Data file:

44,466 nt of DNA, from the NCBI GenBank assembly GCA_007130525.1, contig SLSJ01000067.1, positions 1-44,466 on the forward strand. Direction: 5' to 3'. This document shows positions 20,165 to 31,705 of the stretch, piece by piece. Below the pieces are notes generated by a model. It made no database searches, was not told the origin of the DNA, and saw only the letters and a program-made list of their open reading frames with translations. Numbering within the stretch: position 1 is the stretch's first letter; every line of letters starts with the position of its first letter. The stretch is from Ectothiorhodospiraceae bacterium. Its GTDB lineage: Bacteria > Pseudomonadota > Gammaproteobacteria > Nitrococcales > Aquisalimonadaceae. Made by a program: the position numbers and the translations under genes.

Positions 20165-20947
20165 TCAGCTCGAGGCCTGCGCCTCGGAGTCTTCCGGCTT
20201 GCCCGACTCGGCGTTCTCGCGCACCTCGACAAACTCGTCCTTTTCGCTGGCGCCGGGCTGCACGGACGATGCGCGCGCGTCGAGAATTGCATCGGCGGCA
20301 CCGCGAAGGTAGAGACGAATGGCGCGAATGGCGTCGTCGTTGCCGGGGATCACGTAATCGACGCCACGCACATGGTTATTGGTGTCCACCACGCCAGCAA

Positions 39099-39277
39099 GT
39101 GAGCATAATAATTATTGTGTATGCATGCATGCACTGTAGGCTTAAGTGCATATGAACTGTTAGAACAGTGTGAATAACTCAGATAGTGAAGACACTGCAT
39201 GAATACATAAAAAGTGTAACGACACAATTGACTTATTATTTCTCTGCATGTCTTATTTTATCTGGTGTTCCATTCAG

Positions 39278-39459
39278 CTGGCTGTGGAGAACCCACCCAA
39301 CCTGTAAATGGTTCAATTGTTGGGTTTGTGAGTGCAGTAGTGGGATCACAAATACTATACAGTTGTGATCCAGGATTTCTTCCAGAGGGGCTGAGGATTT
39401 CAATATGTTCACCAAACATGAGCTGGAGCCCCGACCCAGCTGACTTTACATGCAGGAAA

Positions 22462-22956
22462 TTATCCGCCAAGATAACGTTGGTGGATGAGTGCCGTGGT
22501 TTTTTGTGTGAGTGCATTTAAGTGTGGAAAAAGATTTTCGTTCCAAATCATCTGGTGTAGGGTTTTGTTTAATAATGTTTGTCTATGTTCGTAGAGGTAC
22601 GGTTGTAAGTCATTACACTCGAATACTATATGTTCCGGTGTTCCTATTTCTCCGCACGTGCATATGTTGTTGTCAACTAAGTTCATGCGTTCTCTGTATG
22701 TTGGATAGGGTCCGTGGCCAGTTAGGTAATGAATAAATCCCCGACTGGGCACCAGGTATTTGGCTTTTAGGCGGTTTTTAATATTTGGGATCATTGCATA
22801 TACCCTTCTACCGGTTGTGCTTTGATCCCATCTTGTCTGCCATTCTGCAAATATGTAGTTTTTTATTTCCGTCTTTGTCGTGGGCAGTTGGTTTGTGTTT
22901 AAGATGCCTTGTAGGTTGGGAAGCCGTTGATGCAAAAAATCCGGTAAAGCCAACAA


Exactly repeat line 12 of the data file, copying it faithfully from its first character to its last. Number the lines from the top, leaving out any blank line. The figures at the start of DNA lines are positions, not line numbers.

39301 CCTGTAAATGGTTCAATTGTTGGGTTTGTGAGTGCAGTAGTGGGATCACAAATACTATACAGTTGTGATCCAGGATTTCTTCCAGAGGGGCTGAGGATTT